Do you know who a sideliner is, and how they can advance your transformation strategy?
In this episode of Tech Transformation, we’re talking with Nicole Nelson, most recently SVP of decision science, data science, and applied machine learning at Best Buy, and longtime Target exec, about lessons for successful transformations. We dig into the ins and outs of getting teams to work more closely together, as well as run through a punch list of concrete suggestions.
PLUS: Nelson is the keynote speaker of Analytics Unite, being held live in Chicago June 21-23. Get a sneak preview of her keynote!
Listen to learn:
- How technology and analytics transformation are different yet one in the same
- How technology and data science teams can work together for successful transformations
- What a sideliner is, how to know one when you see one, and how they can advance your mission
- Why having shared goals is so important (yet often so challenging)
- How to identify your blind spots and help your team identify their own – and then how to move past them
- A sneak preview of Nelsons’ Analytics Unite keynote
On the similarities between technology and analytics transformations: “Because these transformations tend to involve very technical people, we emphasize the ‘what’ on the transformation. We think about exactly the process and the task, and we under-emphasize the human and the ‘how.’ I think both [technology and analytics] transformations sort of share that bias.”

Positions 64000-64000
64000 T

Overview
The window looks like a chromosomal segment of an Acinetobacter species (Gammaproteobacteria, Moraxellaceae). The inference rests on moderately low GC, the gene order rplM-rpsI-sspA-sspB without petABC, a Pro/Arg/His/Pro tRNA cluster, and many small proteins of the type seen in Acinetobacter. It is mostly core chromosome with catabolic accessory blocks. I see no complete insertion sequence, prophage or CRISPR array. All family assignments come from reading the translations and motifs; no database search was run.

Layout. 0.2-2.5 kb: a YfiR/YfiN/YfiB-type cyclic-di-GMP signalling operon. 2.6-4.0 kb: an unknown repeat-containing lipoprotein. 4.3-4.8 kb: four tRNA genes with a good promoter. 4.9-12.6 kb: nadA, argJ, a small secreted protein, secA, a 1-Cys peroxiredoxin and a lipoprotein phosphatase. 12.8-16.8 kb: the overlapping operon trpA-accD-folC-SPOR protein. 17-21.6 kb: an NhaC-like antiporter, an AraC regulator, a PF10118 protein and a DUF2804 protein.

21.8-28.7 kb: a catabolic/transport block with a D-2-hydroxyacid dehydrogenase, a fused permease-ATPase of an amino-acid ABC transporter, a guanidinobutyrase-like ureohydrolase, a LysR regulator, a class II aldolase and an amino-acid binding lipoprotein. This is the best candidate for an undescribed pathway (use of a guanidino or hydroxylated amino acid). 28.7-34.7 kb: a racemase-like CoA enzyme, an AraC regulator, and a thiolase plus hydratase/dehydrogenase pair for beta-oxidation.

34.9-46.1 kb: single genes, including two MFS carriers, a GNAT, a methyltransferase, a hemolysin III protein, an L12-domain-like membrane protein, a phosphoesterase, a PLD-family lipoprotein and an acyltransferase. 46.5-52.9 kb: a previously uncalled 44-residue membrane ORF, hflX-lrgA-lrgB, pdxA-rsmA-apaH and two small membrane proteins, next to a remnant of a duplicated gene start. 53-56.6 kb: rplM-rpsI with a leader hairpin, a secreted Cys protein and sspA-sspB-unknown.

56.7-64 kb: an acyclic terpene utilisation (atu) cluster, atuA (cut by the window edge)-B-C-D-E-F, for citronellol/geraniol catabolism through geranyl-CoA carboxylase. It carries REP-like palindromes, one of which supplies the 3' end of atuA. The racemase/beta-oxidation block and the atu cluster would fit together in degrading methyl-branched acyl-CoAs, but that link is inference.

On the value of data science: “On the technology side, I think data science is probably underused as an enabler. Data science can really help those transformations see where it is being effective. They can help find efficiencies with machine learning that actually sort of free up resources, and let things shift in a way that isn't painful. Data science can help us see the things — hotspots or whatnot — that we don't know.”
On driving shared goals: “When I was at Target, the technology team was trying to put together a case for an enterprise data warehouse, which is an expensive thing. They just weren't getting it over the line. It was sitting there. I came back [from maternity leave] and was kind of given the job of to figure out how to get support for this thing.
“So what we did is we actually expanded the view of it. We brought in the business teams. On the data science initiatives we wanted them to do, we brought in the data science teams. We built a shared business case between technology, data science, and business.
“We ended up going to the executive committee, and for the very first time, they gave support. We even did it in a very interesting way, where we said, ‘We're not going to give you the normal five-year NPV. We're going to give you a range, because we're going to do 10 things — seven are going to work out three of them are, we don't know which ones they are. But we'll come back to you yearly, and we'll tell you about which ones are working and which ones that weren't.
“I bring that up in with shared goals, because it was this great experience about these teams actually sitting down and truly coming up with a set of goals that everybody was tied to.”
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